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The Student News Site of Northern Illinois University

Northern Star

The Student News Site of Northern Illinois University

Northern Star

Look Both Ways: Dating Apps

Lucy Atkinson
A phone with a pink heart is surrounded by floating white hearts beneath the words “Look Both Ways” and the topic of the week: Dating Apps. Are dating apps worth it? (Lucy Atkinson | Northern Star)


By: Emily Beebe, Senior Opinion Columnist

Love is in the air, but it’s certainly not in dating apps. Dating apps are redundant and can lead to problems, not true love.

Dating apps such as Tinder, Bumble and Hinge have become a new norm. While dating apps could be good, meeting people in person is better and more meaningful.

A major downfall of online dating is catfishing, where individuals put false information or fake pictures on their dating profiles. 

Catfishing leads dating app users to believe the person is who their profile says they are, even though they’re not. Around 43% of men have been catfished and 28% of women have been catfished, according to a survey by Sugar Cookie.

Catfishing can lead to numerous downfalls, most obviously deception and false identities. Trust is pivotal to forming a healthy relationship. If an individuals’ trust is shattered due to catfishing, then a relationship won’t work. 

Furthermore, low self-esteem, self-doubt and emotional devastation are dangers of catfishing, according to Psych Central. Individuals might think they don’t deserve a relationship or aren’t worthy of one, due to the feelings of worthlessness and low self-esteem.

Ghosting is another downside of dating apps. Ghosting is when a relationship suddenly comes to an end. Whether it’s being ignored by your match, ghosting could damage mental health. 

Although ghosting can occur in face-to-face meetings, through text, social media, etc., it may be more likely over dating apps. The first encounter in a relationship through a dating app is over text and not physical, which could increase the chance of getting ghosted. 

When people get ghosted, they become upset and wonder what they did wrong. People on the receiving end of being ghosted experience more harm and distress than those who are more directly rejected, according to The Journal of Social Psychology.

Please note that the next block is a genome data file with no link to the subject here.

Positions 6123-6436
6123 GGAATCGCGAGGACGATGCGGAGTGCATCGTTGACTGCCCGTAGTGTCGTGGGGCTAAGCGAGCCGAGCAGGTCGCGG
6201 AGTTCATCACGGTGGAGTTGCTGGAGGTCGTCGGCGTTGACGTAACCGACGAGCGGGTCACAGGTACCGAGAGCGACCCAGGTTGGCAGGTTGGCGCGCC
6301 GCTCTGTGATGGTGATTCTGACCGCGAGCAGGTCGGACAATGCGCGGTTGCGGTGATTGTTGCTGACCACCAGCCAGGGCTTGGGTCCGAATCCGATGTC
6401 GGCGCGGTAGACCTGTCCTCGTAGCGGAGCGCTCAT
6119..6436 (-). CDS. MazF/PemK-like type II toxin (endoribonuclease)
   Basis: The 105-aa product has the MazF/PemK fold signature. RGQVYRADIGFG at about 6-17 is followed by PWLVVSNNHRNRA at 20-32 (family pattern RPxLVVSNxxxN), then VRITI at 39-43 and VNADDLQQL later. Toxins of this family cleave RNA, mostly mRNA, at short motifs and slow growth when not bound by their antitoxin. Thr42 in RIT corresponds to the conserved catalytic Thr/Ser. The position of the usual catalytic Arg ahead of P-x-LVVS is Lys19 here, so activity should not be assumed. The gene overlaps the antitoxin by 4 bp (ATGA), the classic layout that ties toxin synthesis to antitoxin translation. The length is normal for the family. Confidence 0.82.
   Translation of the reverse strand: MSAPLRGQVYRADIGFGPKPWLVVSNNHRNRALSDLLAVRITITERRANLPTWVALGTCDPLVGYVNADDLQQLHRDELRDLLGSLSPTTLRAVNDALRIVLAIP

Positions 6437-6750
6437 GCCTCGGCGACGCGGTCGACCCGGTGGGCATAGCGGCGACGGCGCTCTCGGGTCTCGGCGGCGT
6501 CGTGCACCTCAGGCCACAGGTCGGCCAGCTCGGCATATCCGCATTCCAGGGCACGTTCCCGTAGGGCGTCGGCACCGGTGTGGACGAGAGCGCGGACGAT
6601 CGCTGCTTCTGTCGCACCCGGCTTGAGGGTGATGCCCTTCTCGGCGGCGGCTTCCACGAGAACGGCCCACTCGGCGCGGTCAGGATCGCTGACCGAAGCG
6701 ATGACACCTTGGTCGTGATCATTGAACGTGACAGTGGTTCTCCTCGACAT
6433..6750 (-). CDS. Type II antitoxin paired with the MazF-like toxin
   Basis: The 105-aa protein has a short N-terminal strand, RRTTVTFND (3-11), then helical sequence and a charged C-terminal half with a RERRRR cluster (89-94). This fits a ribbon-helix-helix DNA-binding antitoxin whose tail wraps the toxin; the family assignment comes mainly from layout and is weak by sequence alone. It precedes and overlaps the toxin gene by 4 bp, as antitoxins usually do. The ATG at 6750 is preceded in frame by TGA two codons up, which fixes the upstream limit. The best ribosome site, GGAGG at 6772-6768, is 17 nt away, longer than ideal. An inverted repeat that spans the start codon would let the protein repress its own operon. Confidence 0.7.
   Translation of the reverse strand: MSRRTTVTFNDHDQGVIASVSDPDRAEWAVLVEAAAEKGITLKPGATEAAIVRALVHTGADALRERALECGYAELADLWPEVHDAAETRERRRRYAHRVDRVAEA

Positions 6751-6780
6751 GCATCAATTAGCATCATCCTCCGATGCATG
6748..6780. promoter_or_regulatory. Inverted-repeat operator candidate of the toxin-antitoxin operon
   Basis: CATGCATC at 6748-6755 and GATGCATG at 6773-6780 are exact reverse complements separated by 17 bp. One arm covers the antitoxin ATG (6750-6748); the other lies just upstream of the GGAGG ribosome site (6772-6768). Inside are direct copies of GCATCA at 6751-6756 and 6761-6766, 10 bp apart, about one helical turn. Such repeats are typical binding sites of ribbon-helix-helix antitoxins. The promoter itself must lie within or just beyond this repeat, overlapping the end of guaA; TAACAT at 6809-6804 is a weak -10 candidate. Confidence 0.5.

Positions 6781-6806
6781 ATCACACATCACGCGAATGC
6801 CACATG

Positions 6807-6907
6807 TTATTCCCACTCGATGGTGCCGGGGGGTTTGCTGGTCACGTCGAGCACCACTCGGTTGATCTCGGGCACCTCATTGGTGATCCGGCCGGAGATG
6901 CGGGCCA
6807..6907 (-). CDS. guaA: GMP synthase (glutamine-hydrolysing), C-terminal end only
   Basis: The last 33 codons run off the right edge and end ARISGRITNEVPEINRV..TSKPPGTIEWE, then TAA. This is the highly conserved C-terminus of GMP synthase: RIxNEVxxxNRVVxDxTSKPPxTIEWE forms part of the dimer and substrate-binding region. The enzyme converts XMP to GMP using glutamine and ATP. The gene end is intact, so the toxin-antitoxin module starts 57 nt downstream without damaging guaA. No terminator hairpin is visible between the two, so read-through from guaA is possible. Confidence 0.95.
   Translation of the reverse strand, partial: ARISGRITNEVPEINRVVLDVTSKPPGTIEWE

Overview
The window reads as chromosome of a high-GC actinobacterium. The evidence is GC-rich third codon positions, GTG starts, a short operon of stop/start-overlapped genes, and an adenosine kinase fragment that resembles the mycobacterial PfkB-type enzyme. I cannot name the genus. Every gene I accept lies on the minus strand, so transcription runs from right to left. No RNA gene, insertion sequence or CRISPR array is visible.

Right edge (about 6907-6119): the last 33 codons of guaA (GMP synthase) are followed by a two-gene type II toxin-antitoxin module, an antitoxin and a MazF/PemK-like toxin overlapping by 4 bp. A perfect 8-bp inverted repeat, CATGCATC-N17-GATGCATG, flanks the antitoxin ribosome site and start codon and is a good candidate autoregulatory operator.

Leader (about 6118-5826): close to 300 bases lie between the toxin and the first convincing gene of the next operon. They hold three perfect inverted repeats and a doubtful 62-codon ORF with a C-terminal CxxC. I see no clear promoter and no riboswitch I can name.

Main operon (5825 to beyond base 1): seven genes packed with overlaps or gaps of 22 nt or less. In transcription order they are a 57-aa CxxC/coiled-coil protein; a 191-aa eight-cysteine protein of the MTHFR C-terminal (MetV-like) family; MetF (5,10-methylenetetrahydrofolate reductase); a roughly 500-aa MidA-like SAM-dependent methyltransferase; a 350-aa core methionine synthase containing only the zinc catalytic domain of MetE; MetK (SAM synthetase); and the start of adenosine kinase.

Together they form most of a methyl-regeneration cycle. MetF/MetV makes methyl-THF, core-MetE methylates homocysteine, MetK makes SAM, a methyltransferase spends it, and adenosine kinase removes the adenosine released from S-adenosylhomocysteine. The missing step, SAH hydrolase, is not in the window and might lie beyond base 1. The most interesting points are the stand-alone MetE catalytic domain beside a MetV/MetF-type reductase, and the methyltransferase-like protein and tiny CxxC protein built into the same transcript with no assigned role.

Dating apps undermine the value of face-to-face connection. In a world overwhelmed by social media, it seems society has lost meaningful in-person connections. 

Meeting people face-to-face, especially individuals you may want to spend the rest of your life with, is crucial. Face-to-face connections enhance and add meaning to a relationship, according to Psychology Today.

Dating apps are more trouble than they’re worth. It’s crucial that society forms meaningful human connections, especially in a digital world. Meeting people face-to-face is the best way to form a meaningful relationship.


By: Alberto Briones, Opinion Columnist

Limited social circles and time are common obstacles for students meeting new people. Dating apps are an acceptable option for college students with relationship challenges.

Dating apps enable college students to meet like-minded individuals outside the classroom and develop meaningful connections. Students can discover different people with a variety of experiences via simplistic apps.

Tinder, an app for dating, making friends and meeting new people, currently ranks number four in the lifestyle category of the App Store, followed by Hinge at number six and Bumble at number eight.

Busy schedules provide little time for dating in college. Dating apps make it simple for students to create profiles and browse possible matches.

A study in 2022 with over 6,000 respondents showed three-in-ten adults have used dating sites or apps. Tinder is most popular among adults under 30, with 46% of online dating users swiping left and right, according to the Pew Research Center.

Modern dating apps use algorithms to boost compatibility. These algorithms help college students when presented with too many options. By considering interests, values and preferences, algorithms improve matches.

For those under 30, one-in-five adults said they had met their current significant other through a dating site or app; 25% of LGB – Lesbian, Gay, Bisexual –  adults said the same, according to the Pew Research Center.

Students may be on dating apps to find compatible dates before meeting in-person. Users can share their thoughts and emotions through chats, while building genuine connections.

Dating apps reflect campus diversity due to the variety of users. Such applications help students find friends or intimate partners with similar interests.

College students who connect on dating apps feel less pressured to enter relationships. Online dating lets individuals get to know one another before meeting in-person, making it more sincere and easygoing.

Finally, dating apps give college students a genuine view of modern relationships due to their ease, accessibility and diversity. 

These apps are changing the dating landscape and becoming an integrated part of student life. It’s easier to meet a new person via these dating apps, which are not restricted by geographical location or a limited dating pool.

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